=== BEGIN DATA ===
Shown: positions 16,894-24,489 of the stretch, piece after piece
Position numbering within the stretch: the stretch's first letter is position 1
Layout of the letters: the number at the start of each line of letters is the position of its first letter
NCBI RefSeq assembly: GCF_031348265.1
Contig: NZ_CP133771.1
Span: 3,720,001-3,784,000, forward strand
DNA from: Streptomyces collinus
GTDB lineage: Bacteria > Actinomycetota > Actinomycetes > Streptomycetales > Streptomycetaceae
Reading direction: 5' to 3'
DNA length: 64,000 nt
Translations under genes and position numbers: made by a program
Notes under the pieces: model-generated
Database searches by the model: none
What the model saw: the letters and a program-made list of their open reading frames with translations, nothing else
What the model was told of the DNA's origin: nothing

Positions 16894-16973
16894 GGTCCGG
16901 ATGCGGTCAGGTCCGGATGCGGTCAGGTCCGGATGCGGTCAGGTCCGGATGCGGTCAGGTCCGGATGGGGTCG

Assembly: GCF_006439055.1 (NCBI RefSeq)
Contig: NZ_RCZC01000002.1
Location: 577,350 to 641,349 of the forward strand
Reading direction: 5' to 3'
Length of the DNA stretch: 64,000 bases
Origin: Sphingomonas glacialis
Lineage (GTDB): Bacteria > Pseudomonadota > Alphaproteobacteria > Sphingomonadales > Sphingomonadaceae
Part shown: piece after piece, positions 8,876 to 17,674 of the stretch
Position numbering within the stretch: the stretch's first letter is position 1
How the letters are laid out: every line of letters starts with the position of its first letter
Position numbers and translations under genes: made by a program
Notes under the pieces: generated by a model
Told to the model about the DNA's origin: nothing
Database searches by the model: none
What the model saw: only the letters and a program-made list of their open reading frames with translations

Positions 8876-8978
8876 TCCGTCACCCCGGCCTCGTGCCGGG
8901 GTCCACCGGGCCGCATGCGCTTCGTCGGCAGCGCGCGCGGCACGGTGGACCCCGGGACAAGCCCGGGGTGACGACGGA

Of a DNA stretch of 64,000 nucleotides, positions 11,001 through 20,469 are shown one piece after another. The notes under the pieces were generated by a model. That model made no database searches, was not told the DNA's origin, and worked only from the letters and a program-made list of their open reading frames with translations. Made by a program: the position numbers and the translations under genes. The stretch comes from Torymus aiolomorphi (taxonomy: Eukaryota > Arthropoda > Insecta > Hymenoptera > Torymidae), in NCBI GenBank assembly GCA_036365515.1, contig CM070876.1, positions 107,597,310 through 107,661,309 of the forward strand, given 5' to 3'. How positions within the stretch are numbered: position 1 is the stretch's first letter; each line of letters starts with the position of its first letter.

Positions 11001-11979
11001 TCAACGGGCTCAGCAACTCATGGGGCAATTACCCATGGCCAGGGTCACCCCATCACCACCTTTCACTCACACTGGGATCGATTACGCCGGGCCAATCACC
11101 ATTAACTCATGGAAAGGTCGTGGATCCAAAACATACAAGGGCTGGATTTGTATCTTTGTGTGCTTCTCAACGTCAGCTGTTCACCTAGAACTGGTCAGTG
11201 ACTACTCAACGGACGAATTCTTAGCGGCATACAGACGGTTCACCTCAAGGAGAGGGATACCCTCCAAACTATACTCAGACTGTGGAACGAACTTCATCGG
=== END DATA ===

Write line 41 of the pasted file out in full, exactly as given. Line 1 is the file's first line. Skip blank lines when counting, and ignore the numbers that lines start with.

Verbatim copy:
11201 ACTACTCAACGGACGAATTCTTAGCGGCATACAGACGGTTCACCTCAAGGAGAGGGATACCCTCCAAACTATACTCAGACTGTGGAACGAACTTCATCGG